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While My Heart Beats by Erin McKenzie


Set slap-bang in the throes of the First World War with the suffragette movement in the background, this is an extremely absorbing read.

Eleanor (Ellie) Winthrop is a rich, society girl with a decided mind of her own that refuses to knuckle down and be the person she is “expected” to be by society and especially by her mother. When Ellie runs into a Voluntary Aid Detachment (VAD) sign-up rally, she does so immediately. Johanna Lennox, a nurse from Scotland, has been a nurse in one of the military hospitals for a while. She has little respect and less patience for the VADs whom she sees as entitled rich English girls. She’s none too happy to be assigned mentor to the newest team of VADs and is stern, curt and stand-offish with them. However, Ellie’s hard work and general demeanour win her praise from the tough, though admittedly efficient, Nurse Lennox, and also the moniker Sister Sunshine from the patients. While their professional relationship moves smoothly, Ellie and Johanna are drawn to each other on a deeper level and don’t quite know what it means or where it can go.

Ellie and Johanna are fully realised characters. Somehow, though both are given equal weightage, Ellie is the one who stands out and stays way after you complete the book. She is a much stronger character with more nuances (given her socio-cultural background), more definition and greater strength. Or maybe we just felt that way because her love is true and strong. It is demonstrative and unwavering. It is firm and solid. It is large and expansive. She is the one who refuses to let the relationship die.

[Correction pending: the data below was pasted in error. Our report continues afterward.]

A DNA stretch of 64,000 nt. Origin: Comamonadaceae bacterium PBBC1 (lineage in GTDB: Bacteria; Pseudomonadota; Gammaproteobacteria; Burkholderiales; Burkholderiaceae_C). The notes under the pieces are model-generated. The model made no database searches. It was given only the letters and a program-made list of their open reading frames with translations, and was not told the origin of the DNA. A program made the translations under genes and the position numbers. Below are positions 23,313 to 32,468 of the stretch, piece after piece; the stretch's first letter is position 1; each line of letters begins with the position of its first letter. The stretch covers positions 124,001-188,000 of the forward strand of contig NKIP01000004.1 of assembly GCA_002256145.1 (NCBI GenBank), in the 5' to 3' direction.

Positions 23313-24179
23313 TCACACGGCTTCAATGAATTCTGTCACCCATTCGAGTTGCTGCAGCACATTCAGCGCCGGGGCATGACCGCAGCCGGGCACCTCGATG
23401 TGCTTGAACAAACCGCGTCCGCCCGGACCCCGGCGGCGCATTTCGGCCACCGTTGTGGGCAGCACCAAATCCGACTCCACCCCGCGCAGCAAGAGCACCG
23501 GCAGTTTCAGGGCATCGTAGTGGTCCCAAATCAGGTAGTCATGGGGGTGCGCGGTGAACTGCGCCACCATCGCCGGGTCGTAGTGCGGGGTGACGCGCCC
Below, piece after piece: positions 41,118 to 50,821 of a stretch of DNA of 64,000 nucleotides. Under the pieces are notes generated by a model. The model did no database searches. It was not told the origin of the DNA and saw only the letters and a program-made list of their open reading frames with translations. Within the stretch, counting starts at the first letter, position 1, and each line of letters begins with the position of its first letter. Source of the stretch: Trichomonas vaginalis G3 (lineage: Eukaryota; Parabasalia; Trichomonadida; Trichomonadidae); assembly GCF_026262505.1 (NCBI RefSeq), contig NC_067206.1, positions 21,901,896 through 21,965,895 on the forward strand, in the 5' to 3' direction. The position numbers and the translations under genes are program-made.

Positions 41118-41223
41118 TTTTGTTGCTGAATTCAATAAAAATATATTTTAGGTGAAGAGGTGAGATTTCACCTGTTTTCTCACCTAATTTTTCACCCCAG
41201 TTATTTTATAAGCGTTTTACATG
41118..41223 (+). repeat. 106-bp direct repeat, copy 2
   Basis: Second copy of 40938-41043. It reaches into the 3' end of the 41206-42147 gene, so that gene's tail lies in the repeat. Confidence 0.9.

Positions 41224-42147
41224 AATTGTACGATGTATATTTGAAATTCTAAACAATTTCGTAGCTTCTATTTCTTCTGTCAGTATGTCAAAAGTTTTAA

Johanna comes from a less fortunate background and has worked hard to earn her place. She is more introverted and suffers from greater self-doubts and self-worth issues. It is easy to see why she would think herself not good enough for Ellie. She’s just very, very lucky that Ellie finds her and inserts herself definitively into her life despite Johanna pushing her away (along with protestations of love). We loved the scene where Ellie has had enough and calls Johanna out (“you mule-headed woman”) asking her for an absolute answer from her about her feelings about them and their relationship.

There is angst in the relationship but thankfully it is not carried too long. The slow-burn is brilliantly done, as is the great chemistry between the MCs. The descriptions of the impact of war bring to fore the futility of hate and war evocatively.

On the whole, this is a good read.    


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